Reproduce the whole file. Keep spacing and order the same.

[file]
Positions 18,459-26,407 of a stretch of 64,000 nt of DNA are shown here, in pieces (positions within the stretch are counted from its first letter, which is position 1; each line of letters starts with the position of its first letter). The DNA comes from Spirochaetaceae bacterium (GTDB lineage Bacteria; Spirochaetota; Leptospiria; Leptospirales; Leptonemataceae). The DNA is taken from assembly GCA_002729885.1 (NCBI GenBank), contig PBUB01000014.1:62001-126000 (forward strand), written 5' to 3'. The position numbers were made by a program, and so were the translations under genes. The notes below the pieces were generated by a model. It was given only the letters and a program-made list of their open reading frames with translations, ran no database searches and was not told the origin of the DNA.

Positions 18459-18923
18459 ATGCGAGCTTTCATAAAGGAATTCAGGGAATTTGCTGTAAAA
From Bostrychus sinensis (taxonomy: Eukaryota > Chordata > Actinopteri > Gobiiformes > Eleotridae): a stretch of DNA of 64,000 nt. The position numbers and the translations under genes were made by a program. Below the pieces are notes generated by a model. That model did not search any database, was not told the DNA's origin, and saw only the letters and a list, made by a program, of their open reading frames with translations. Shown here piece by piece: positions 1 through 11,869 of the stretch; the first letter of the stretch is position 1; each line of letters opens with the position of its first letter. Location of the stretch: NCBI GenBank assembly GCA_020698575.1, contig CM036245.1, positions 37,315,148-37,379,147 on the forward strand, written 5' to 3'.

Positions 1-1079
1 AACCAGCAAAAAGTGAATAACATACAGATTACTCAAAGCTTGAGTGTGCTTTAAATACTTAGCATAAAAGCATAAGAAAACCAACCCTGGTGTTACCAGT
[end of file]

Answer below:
Positions 18,459-26,407 of a stretch of 64,000 nt of DNA are shown here, in pieces (positions within the stretch are counted from its first letter, which is position 1; each line of letters starts with the position of its first letter). The DNA comes from Spirochaetaceae bacterium (GTDB lineage Bacteria; Spirochaetota; Leptospiria; Leptospirales; Leptonemataceae). The DNA is taken from assembly GCA_002729885.1 (NCBI GenBank), contig PBUB01000014.1:62001-126000 (forward strand), written 5' to 3'. The position numbers were made by a program, and so were the translations under genes. The notes below the pieces were generated by a model. It was given only the letters and a program-made list of their open reading frames with translations, ran no database searches and was not told the origin of the DNA.

Positions 18459-18923
18459 ATGCGAGCTTTCATAAAGGAATTCAGGGAATTTGCTGTAAAA
From Bostrychus sinensis (taxonomy: Eukaryota > Chordata > Actinopteri > Gobiiformes > Eleotridae): a stretch of DNA of 64,000 nt. The position numbers and the translations under genes were made by a program. Below the pieces are notes generated by a model. That model did not search any database, was not told the DNA's origin, and saw only the letters and a list, made by a program, of their open reading frames with translations. Shown here piece by piece: positions 1 through 11,869 of the stretch; the first letter of the stretch is position 1; each line of letters opens with the position of its first letter. Location of the stretch: NCBI GenBank assembly GCA_020698575.1, contig CM036245.1, positions 37,315,148-37,379,147 on the forward strand, written 5' to 3'.

Positions 1-1079
1 AACCAGCAAAAAGTGAATAACATACAGATTACTCAAAGCTTGAGTGTGCTTTAAATACTTAGCATAAAAGCATAAGAAAACCAACCCTGGTGTTACCAGT